Looking at Dave Heath’s photographs in the biggest, and best monograph on his work, a conjunction appears with the title, combining to make what I’d call an ideological value, an “oneist interpretation” of the world and individual perception, perhaps like what Hinduism demarcates as Advaita. Heath’s pictures, collected under this heading, could make it seem like the world and images of the world are so enmeshed that one is reminded of the German philosophers of the 19th Century, who followed a Vedic line of difference between will and representation. All the way back to Plato, some have upheld a distinction between reality and appearance. Realists say perception is effect, idealists say affect, and the dialectic goes on and on and on. The title of Heath’s monograph from Yale “Multitude, Solitude” hearkens back to the problem of the one and many. The use of the word multitude, popular in Marxist philosophy, indicates an essentially Spinozist attitude to everything under the sun. And yet the question remains for me whether Heath intended this split. If anything, his photographs are called “deeply empathetic” and obey a law of cardinality, and have a relationship between one and many, or many and many.
Heath published a photo book in his own lifetime (he passed away last week, on his own birthday, incidentally) entitled “A Dialogue With Solitude” which is reprinted in the current volume. Regarded a high achievement in the history of the photobook due to the range and technical accomplishment of his printing, Heath’s “solitude” is expressly dialogical, and not multitudinous (he used a quote from the poet Rilke in his book “love consists in this, that two solitudes protect, and touch, and greet each other”). If there is a sadness involved, it is sadness in relation to the idea of self-sameness on the behalf of the photographer and his subject, a relationship bordering on the emotion of pathos, but for that to be true, for me to sense it, I’d have to ignore the feeling produced by this publication’s title, and accompanying critical material, and look at the pictures themselves, and use the faculty of seeing with my heart. By seeing the other in the photograph, as the other, and not just as my self, I can feel empathy, and connection to virtues like mercy. As an aside, it is interesting to me that Heath left the U.S., where he was born, and the country whose military he served in, for Canada in 1970. He left “out of many one” behind for a country that, ideally, makes no claims on the citizen to be a republic of the self.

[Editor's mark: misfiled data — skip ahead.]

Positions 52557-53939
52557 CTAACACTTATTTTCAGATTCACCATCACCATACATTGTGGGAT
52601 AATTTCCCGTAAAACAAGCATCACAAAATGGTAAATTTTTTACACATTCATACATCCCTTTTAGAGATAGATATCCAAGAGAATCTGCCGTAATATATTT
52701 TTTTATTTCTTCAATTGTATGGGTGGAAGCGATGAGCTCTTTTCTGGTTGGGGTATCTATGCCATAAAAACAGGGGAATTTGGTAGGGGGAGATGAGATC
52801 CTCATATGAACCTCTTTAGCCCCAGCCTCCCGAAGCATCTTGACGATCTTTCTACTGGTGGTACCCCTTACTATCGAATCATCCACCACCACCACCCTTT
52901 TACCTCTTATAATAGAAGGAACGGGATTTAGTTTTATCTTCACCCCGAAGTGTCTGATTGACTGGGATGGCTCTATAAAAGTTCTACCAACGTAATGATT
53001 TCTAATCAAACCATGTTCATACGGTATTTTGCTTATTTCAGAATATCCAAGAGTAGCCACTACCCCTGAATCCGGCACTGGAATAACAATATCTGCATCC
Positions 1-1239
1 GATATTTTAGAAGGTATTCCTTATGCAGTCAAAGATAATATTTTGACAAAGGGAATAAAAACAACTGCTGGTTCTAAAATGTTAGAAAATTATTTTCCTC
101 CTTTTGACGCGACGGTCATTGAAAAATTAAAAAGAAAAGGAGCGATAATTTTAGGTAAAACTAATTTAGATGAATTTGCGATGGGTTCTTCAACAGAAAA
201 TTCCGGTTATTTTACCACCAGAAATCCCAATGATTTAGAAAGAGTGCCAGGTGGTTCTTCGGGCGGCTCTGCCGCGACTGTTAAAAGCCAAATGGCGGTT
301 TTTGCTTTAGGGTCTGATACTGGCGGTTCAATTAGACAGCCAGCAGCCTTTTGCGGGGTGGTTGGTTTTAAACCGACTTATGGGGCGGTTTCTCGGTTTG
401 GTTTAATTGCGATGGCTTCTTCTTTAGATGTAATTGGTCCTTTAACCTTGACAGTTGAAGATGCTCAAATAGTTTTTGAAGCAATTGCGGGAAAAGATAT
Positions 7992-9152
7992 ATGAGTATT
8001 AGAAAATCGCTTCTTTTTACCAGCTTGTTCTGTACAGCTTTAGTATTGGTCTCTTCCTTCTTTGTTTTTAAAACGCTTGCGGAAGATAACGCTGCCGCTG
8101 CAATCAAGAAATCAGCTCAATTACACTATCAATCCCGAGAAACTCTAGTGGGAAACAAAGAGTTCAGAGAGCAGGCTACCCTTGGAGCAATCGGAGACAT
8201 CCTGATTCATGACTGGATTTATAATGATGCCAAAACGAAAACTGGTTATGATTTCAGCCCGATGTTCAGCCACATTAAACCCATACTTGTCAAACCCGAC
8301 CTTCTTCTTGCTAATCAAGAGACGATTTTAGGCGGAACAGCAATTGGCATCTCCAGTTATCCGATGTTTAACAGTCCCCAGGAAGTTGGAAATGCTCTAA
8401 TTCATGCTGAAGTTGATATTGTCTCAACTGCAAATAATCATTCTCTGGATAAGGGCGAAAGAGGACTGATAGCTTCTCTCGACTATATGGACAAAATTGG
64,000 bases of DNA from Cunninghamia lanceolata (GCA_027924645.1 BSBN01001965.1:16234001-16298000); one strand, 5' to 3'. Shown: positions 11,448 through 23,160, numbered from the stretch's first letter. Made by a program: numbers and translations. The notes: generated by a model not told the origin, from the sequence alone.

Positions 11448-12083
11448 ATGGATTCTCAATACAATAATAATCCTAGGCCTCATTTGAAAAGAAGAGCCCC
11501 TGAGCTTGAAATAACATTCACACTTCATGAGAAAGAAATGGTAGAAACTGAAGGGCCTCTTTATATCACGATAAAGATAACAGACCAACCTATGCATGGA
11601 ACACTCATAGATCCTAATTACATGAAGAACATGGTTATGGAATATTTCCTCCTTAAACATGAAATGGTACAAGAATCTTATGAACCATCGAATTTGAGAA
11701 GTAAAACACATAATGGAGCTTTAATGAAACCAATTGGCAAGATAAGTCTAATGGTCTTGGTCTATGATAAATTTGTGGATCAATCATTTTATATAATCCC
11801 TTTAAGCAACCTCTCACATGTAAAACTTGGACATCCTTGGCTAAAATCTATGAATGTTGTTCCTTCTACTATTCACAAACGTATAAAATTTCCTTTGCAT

I know I have written this in a philosophical way, but my intention is not to stand as a critical interloper over Heath or this book. Since Heath’s passing there have been clearer, simpler, and better introductions to his work, and this book. I think it is a valuable edition, and I think anyone looking at photographs is served well by this book insofar as it presents the only complete way into this photographers vast and varied body of work. When we look at monumental monographs like this, too, it seems we’re presented by a cosmology, a photographers way of looking can seem so encompassing as to make a total vision. My intent writing this is to forestall critical interpretation, or provide another way of looking.